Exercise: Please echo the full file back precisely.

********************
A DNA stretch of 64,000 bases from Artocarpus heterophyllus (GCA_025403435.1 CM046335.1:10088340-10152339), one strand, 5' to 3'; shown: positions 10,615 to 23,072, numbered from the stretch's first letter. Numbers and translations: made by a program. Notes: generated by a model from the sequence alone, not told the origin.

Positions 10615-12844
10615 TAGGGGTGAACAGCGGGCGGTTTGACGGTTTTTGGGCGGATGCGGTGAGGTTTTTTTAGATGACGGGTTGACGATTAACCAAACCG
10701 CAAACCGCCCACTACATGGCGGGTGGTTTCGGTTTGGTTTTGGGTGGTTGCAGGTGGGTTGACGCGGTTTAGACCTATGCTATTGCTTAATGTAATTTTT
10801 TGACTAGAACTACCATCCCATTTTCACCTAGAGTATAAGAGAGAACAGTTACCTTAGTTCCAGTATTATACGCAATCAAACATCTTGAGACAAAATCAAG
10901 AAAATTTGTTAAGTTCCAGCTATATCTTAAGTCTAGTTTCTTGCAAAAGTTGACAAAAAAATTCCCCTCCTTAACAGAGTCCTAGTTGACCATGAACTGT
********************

A DNA stretch of 64,000 bases from Artocarpus heterophyllus (GCA_025403435.1 CM046335.1:10088340-10152339), one strand, 5' to 3'; shown: positions 10,615 to 23,072, numbered from the stretch's first letter. Numbers and translations: made by a program. Notes: generated by a model from the sequence alone, not told the origin.

Positions 10615-12844
10615 TAGGGGTGAACAGCGGGCGGTTTGACGGTTTTTGGGCGGATGCGGTGAGGTTTTTTTAGATGACGGGTTGACGATTAACCAAACCG
10701 CAAACCGCCCACTACATGGCGGGTGGTTTCGGTTTGGTTTTGGGTGGTTGCAGGTGGGTTGACGCGGTTTAGACCTATGCTATTGCTTAATGTAATTTTT
10801 TGACTAGAACTACCATCCCATTTTCACCTAGAGTATAAGAGAGAACAGTTACCTTAGTTCCAGTATTATACGCAATCAAACATCTTGAGACAAAATCAAG
10901 AAAATTTGTTAAGTTCCAGCTATATCTTAAGTCTAGTTTCTTGCAAAAGTTGACAAAAAAATTCCCCTCCTTAACAGAGTCCTAGTTGACCATGAACTGT